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How Do You Measure Adoption And Engagement?

In 2012 research firm Celent reported that only 4 percent of online banking customers at the top 50 banks were active users of personal financial management (PFM). Selling you a product that no one will use is not a sustainable business model. MX believes that PFM is dead.

MX has pioneered the move into a new category, data-driven money management (DMM). DMM keeps your users coming back, whether analyzing their spending or cash flow, revising monthly budgets or charting progress toward a long term financial goal. We accomplish this with a world-class user interface, multi-source aggregation that ensures constant connectivity to one's financial data and superior cleansing and categorization of transactions, providing an accurate view of one's financial picture.


How does MX define and measure adoption? We identify the percentage of users created in MX out of total online banking users. 

In the past many FIs utilized a tabbed approach where users opted in but MX is driving more deployments where all users are pre-loaded, enabling them to immediately start using data-driven money management. This takes adoption off the table as a worry since everyone can immediately use DMM.

One of our clients experienced great success through a full integration, where all users were pre-loaded and an MX mini widget — sharing a user's spending breakdown — was integrated into the main online banking homepage to supercharge engagement. Tabbed PFM was almost hidden and siloed whereas data-driven money management is front and center.

The number of users seeing their DMM solution increased by 600 percent in the move from a tabbed approach to a full integration. The number of external accounts being added daily more than doubled. As users add more external accounts there is a greater opportunity to cross-sell financial products, extending better offers to members. 

MX has also produced 5x the historical PFM adoption rate — more than 40 percent adoption — by working with FI partners to craft creative marketing and customer education campaigns. 

Farmers Bank & Trust, which saw 50 percent adoption within a year, encouraged its employees to become active users of their DMM solution and share personal successes with customers to drive interest in the technology. Whether sharing stories about how they trimmed their dining expenses or paid off their student loans in a shorter time frame, employees created a deeper bond with customers as they explored the tool. The bank also ran a sweepstakes that incentivized customers to log in or add external accounts.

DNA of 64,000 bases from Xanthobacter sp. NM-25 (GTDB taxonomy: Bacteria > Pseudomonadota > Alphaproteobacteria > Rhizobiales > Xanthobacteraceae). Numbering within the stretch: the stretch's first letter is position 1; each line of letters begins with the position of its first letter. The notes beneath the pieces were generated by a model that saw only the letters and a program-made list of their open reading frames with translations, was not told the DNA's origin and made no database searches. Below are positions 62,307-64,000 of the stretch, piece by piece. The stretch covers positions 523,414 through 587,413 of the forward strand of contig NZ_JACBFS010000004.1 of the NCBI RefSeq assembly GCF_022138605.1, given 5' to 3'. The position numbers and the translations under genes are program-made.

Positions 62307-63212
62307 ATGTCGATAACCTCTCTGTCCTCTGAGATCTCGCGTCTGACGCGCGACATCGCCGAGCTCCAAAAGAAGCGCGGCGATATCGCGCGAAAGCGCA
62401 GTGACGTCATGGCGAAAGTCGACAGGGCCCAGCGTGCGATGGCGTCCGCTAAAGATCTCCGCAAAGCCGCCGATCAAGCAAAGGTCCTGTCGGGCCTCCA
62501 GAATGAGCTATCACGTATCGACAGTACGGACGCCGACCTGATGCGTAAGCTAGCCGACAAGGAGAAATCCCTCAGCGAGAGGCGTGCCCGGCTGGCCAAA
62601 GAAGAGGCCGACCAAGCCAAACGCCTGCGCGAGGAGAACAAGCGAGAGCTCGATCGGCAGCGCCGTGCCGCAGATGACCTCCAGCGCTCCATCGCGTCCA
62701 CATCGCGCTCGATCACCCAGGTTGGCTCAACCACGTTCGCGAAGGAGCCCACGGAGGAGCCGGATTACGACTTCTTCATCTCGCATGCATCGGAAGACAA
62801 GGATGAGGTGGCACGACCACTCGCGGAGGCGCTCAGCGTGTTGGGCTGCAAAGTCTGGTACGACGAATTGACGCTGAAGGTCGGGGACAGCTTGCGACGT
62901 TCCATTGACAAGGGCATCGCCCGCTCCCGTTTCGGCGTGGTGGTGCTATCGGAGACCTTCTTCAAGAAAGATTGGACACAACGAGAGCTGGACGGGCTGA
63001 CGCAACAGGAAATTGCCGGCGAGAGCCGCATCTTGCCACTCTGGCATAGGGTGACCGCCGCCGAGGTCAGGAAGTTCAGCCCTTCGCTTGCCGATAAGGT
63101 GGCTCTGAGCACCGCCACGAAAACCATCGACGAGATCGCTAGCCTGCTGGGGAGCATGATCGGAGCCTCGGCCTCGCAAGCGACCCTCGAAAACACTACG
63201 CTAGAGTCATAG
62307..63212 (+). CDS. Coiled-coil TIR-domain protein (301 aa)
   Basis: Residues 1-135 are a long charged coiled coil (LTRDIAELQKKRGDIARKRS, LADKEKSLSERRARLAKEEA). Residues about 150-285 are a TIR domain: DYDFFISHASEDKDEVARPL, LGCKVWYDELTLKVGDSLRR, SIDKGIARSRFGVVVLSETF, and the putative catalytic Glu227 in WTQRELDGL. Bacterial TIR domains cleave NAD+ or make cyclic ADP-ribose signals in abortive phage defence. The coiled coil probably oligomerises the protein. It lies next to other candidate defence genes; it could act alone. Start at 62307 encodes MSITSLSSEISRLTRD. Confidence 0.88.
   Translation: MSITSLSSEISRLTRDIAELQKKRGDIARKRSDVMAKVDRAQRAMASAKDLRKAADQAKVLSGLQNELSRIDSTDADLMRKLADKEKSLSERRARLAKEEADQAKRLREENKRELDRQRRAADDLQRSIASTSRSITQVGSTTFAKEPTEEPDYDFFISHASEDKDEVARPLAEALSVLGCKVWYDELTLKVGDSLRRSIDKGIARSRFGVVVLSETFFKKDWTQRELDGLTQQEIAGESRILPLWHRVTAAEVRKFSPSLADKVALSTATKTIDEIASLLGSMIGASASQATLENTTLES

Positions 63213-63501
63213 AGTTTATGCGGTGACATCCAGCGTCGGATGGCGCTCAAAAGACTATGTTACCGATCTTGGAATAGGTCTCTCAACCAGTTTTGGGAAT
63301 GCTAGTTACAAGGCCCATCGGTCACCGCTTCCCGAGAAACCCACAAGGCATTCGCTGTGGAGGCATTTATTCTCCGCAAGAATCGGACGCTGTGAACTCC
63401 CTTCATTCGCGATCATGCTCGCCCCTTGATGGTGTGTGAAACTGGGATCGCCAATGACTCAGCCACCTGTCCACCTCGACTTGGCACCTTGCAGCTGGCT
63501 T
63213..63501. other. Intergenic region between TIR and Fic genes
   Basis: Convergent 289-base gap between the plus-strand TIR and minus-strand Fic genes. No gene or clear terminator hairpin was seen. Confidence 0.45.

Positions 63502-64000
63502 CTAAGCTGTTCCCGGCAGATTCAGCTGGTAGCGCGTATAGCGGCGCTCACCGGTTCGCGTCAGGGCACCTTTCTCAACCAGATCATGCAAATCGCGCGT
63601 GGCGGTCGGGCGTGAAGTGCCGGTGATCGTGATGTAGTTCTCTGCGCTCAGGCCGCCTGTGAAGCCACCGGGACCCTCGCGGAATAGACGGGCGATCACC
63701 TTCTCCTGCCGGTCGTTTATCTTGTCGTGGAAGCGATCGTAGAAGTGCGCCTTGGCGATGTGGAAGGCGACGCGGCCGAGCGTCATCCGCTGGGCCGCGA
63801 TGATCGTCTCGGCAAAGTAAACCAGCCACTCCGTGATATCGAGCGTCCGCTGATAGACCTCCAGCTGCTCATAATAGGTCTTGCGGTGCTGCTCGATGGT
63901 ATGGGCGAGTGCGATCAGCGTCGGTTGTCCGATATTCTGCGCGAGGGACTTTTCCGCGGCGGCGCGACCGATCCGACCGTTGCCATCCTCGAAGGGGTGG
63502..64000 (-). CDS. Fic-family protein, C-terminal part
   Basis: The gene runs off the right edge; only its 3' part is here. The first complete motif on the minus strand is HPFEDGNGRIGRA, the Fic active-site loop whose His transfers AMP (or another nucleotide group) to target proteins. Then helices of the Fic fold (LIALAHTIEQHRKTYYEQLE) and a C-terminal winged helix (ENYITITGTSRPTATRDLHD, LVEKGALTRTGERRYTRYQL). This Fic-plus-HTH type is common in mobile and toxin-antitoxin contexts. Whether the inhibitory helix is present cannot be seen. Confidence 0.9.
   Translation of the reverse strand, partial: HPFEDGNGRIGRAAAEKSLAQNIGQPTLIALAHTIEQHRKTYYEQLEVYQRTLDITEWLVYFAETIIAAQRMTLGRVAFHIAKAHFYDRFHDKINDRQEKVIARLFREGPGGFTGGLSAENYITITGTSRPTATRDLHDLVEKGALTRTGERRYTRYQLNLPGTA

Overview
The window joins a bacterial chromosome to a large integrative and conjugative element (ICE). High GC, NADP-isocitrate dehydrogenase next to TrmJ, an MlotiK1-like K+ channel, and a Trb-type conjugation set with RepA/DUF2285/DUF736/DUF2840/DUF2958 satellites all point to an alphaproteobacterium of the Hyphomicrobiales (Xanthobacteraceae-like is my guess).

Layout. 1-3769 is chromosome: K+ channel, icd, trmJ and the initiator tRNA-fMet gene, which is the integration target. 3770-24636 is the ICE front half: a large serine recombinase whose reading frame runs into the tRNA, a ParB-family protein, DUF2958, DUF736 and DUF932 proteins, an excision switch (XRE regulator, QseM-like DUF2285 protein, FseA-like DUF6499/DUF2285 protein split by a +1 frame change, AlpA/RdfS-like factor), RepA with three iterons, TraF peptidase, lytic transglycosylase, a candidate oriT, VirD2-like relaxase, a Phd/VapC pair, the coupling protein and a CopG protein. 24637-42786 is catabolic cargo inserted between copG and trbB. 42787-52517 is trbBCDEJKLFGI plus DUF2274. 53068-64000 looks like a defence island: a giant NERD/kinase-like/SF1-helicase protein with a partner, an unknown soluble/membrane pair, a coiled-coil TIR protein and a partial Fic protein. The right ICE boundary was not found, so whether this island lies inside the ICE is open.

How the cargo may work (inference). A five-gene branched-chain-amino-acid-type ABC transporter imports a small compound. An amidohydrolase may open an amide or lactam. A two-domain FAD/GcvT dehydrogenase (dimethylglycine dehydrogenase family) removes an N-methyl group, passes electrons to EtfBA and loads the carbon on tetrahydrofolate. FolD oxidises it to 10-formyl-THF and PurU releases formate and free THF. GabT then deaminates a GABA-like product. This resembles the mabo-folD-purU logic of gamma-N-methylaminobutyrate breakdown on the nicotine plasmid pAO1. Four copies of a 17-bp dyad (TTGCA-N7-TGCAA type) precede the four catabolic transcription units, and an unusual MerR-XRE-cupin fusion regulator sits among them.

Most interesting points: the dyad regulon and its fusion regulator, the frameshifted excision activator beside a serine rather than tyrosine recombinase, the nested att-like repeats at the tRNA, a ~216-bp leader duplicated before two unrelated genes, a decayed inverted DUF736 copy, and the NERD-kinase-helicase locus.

ATB, which had 46 percent of its online banking customers adopt within six months, promoted their tool as a free upgrade with a video explaining its functionality. Customers could then say yes or no to trying it but the bank continued to engage those who said no with messages like “Ever wonder how your spending adds up?” This drove customers back to the upgrade page with a better chance of adoption. When working with its partners, MX has always encouraged creative promotions that drive higher levels of adoption.


Banks commonly use a 60 or 90 day term when referring to active users and engagement. Here are some of the ways we measure engagement at MX:

  • What percentage of users are going into online banking and visiting the master widget (or opening up MoneyDesktop in a tab)?  
  • What percentage of users are aggregating external, or held away, accounts? This is a crucial piece for FIs wishing to view a customer's held away accounts — be it a mortgage, credit card or auto loan — and compete for that business.
  • Aggregated accounts per user. If a user on the MX platform has added at least one external account, we find that they average 5.2 accounts. This suggests that once you get users to aggregate, they don't just stop at one account and call it quits; it's easy to make the addition of external accounts a repeatable process. The more successful you are in getting your users to add accounts, the greater opportunity you'll have to win their business.
  • Sessions by product type, be it master widget, mobile or alerts widget.
  • Feature visits: This would include visits across accounts, transactions, spending, budgets, trends, debts, net worth and goals. FIs are eager to see which features are proving most helpful for their account holders in managing their financial lives.
  • Monthly active users, defined as users who've loaded a piece of MoneyDesktop, be it mobile app or widgets. Some FIs seek to measure engagement within the tighter monthly time frame vs using 60 or 90 day intervals.
  • Sessions per active user per month. While overall engagement levels are important, even a smaller number of power users who are hooked on DMM can speak to the success of your implementation. Javelin Strategy & Research notes that DMM is a "magnet for consumers who monitor and manage their finances vigilantly. That list is topped by Moneyhawks, who actively use online banking, mobile banking and pay bills through their primary FI." Moneyhawks represent the most profitable account holders for an FI; more than half of the consumers who use bank money management tools are Moneyhawks. While they only account for 13 percent of the population, Moneyhawks control a staggering 41 percent of deposits and a third of investable assets. 
  • Total users and total mobile users. FIs frequently compare online vs mobile usage as they seek to understand their customers' preferred channels and how they are trending over time.

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